Larry Floyd Stahl was born on June 29, 1941 in Belleville, Illinois. The left handed outfielder was originally signed by the Kansas City Athletics in 1960.
In 1964 he made his MLB debut as a September callup, and hit two HRs while driving in four runs in a September 29th game against the Minnesota Twins. After another brief call up the next year, he got a chance as a regular outfielder for the 1966 Athletics. He hit .250 with 5 HRs 11 doubles & 34 RBIs. In the off season guys like Reggie Jackson & Rick Monday were brought up to the A’s team, & Stahl was placed on waivers. The New York Mets picked him up for the 1967 season.
He drove in a run in the fourth game of the Mets season, but struggled to even hit .200 through the end of June. He got some playing time as a regular in June & had six multiple hit games. On the season he batted .239 with one HR 5 doubles & 18 RBIs, while playing in 71 games as an outfielder & pinch hitter.
He began 1968 at AAA Jacksonville where he hit .366 before getting called up to the Mets again in July. He hit safely in 15 of his first 21 games, earning his stay on the club for the rest of the season. In 53 games played he had ten multiple hit games batting .235 with 3 HRs 7 doubles & 10 RBIs with a .318 on base %.
Stahl was chosen by the newly formed San Diego Padres in the 1968 expansion draft & would spend four seasons playing with the team. Although he hit under .200 the first two seasons he got a regular job playing in 114 games in 1971 batting .253 with career highs in HRs (8) doubles (13) & RBIs (36).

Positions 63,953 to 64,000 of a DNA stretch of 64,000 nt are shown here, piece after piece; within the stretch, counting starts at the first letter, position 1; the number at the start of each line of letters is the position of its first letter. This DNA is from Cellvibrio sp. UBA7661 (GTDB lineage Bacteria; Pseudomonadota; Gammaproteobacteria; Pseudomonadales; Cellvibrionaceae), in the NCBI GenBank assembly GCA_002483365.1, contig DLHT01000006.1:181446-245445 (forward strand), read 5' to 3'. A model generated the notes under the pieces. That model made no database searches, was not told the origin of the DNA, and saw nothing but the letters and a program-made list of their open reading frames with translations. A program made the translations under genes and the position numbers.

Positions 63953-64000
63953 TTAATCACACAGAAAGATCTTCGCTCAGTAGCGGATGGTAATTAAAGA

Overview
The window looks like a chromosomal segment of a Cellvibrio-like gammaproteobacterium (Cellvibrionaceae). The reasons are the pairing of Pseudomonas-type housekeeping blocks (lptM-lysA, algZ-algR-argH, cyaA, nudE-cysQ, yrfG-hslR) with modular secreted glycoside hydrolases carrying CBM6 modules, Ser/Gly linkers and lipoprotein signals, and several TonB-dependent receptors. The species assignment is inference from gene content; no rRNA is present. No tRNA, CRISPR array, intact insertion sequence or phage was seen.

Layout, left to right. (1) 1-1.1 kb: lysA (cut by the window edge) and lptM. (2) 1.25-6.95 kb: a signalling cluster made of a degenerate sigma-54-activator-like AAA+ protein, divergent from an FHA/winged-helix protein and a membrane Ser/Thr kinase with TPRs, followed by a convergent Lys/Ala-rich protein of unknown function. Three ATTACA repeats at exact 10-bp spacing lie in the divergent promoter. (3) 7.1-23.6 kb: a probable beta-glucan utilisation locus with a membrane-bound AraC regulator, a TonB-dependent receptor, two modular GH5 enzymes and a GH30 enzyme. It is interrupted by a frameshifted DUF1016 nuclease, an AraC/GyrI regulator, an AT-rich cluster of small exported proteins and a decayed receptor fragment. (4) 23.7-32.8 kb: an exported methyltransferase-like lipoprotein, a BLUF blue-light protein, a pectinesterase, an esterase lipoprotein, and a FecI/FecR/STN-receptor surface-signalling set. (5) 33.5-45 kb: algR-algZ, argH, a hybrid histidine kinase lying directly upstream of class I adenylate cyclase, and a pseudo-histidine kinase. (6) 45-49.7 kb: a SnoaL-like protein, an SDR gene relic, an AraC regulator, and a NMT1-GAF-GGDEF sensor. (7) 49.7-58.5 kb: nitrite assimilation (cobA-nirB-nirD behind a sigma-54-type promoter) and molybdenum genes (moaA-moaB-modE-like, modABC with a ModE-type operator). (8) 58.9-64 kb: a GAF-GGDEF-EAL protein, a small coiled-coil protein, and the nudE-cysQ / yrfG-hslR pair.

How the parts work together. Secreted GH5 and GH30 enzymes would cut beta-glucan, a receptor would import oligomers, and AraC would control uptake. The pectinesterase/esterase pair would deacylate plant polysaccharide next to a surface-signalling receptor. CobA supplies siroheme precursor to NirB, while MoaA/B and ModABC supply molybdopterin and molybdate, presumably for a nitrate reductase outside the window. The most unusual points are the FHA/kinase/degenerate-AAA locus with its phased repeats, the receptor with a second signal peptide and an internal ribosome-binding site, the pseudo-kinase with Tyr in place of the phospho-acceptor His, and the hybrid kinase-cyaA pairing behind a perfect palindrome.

In August of 1972 he helped team mate Nate Colbert tie Stan Musual’s record of hitting five HRs in a game. His two out ninth inning hit, gave Colbert the chance with another at bat in which he hit the record setting HR. On September 2nd, 1972 Stahl came to bat in the top of the 9th inning, against Cubs pitcher Milt Pappas at Wrigley Field. Pappas had a perfect game going with Stahl representing the final out. With a two ball & two strike count, home plate umpire Bruce Froemming called two close pitches balls, resulting in a walk ruining the perfect game. Pappas retired the last batter, preserving the no hitter.
In 1973 he went to the Cincinnati Reds and appeared again at Shea Stadium in the 1973 NLCS. In Game #3 he singled as a pinch hitter off Jerry Koosman, two innings before the Bud Harrelson Pete Rose fight. In Game #5 he singled off a tiring Tom Seaver in the 9th inning but was stranded on third base as the Mets won 7-2 clinching the pennant. Stahl retired at the end of the season; in a ten year career he batted .232 with 36 HRs 58 doubles 19 triples & 163 RBIs.